December 2019 Booklist
Mindhunter: Inside the FBI’s Elite Serial Crime Unit
by John E. Douglas and Mark Olshaker – My 2nd of his to read, the 1st being Killer Across the Table in October. There wasn’t much redundancy which is nice. Like a lot of non-fiction books about multiple cases or serial criminals, it can get a little exhausting. However, the stories are all very fascinating and were clearly chosen to highlight a specific type of crime or investigative tactic (hostage situations, staging as a ritual or as an attempt to throw off investigators, insanity, etc.) The author comes off a tad arrogant but, I dunno, who can blame him? I mean he describes criminals with freakish accuracy. For example, he said one killer would be driving a dark blue or black car. Sorcery like that has led to solved cases and, most importantly, prevented countless more crimes. Pat yourself on the back all you want, dude. You’re neat. Fascinating stuff.
Stay Sexy & Don’t Get Murdered: The Definitive How-To Guide by Karen Kilgariff and Georgia Hardwick – The authors host a podcast “My Favorite Murder,” so I expected the book to be about some murders. It’s actually a dual mini-memoir / telling of how the co-authors’ friendship and podcast came to be. I’ve actually never heard an episode but I still very much enjoyed the audiobook which they read separately and together with some parts taped in front of a very enthusiastic audience of their fans. It didn’t matter that I’d never listened to their show.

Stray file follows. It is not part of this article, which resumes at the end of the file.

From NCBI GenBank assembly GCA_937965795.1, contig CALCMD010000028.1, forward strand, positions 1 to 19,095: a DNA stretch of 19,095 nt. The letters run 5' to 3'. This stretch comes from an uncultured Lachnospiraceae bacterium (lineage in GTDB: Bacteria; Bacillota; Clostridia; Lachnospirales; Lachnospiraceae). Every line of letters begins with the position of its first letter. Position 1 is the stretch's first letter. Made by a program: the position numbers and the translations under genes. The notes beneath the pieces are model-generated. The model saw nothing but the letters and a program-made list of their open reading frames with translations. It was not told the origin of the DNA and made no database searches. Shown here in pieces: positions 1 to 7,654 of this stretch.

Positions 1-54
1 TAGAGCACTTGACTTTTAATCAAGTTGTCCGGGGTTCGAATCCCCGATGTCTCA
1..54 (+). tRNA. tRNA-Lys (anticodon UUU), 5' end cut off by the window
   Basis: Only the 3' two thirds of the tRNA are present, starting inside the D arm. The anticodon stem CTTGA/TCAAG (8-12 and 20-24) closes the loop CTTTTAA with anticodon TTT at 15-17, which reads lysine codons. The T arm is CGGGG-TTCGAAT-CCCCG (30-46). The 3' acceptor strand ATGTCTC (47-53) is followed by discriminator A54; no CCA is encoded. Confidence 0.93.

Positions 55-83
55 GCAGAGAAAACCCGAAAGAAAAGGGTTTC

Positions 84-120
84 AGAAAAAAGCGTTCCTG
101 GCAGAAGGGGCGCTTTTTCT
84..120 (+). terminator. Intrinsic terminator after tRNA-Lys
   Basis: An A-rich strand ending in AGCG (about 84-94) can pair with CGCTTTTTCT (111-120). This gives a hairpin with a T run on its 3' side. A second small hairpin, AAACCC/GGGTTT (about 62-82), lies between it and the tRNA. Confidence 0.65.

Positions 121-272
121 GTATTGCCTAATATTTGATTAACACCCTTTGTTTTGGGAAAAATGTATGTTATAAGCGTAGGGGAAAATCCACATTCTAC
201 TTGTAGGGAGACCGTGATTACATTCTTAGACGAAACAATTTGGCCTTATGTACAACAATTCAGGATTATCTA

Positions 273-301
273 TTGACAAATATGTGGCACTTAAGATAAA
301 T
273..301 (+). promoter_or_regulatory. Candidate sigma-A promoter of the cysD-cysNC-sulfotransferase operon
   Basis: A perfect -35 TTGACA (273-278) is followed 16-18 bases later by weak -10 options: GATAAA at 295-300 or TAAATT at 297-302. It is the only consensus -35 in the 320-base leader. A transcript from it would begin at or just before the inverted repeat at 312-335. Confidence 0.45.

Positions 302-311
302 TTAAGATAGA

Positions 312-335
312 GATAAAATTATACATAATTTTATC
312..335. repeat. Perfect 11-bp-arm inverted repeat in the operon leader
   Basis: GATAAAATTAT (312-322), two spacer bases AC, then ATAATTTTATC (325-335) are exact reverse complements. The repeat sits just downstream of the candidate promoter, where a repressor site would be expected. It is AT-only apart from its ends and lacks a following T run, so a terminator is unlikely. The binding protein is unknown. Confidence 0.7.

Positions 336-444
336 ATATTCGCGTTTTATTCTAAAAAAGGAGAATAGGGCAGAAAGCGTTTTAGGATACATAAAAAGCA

One random thing that made me hit rewind: While talking about victim blaming and how it’s only the fault of the criminal no matter what the victim did, was wearing, etc., Karen mentioned how sometimes a woman has to take a bus late at night because maybe she’s a single mother without a car, can’t drive for physical reasons like she is blind or deaf. Uh, what? Deaf people can drive! LOL!
I got emotional a few times from their sharing of family stuff and enjoyed their banter and humor. It was nice to hear how two women –one who is my age; the other 10 years younger– became friends and found support in each other and turned a hobby into a very successful gig. Good for them.
Dead Wake: The Last Crossing of the Lusitania by Erik Larson – I enjoyed this book so much more than the other of his I read “Devil in the White City…” It’s engaging and comprehensive without being exhaustive.
I finished this on New Year’s Day and it was a bit of a downer to start the year. A terrible tragedy. So much grief and pain and suffering in people’s final moments and, as with most events when examined in retrospect, there was so much that could’ve & should’ve been done to spare the world from it all. It’s all terrible. That there are “rules” for governing the mass destruction of property and lives is dumb. War is dumb.
As we find ourselves in dangerous territory thanks to the most extraordinarily ill-equipped and unqualified President of the US, I wish I’d read it at another time.
Alright…this is my last time doing little write-ups for each book. I’ll likely still post the books I read w/ links for my own reference, really. Which, let’s be honest, is what these more extensive blog entries have been all this time!
January 2019 Booklist
February 2019 Booklist
March 2019 Booklist
April 2019 Booklist
May 2019 Booklist
June 2019 Booklist
July 2019 Booklist
August 2019 Booklist
September 2019 Booklist
October 2019 Booklist
November 2019 Booklist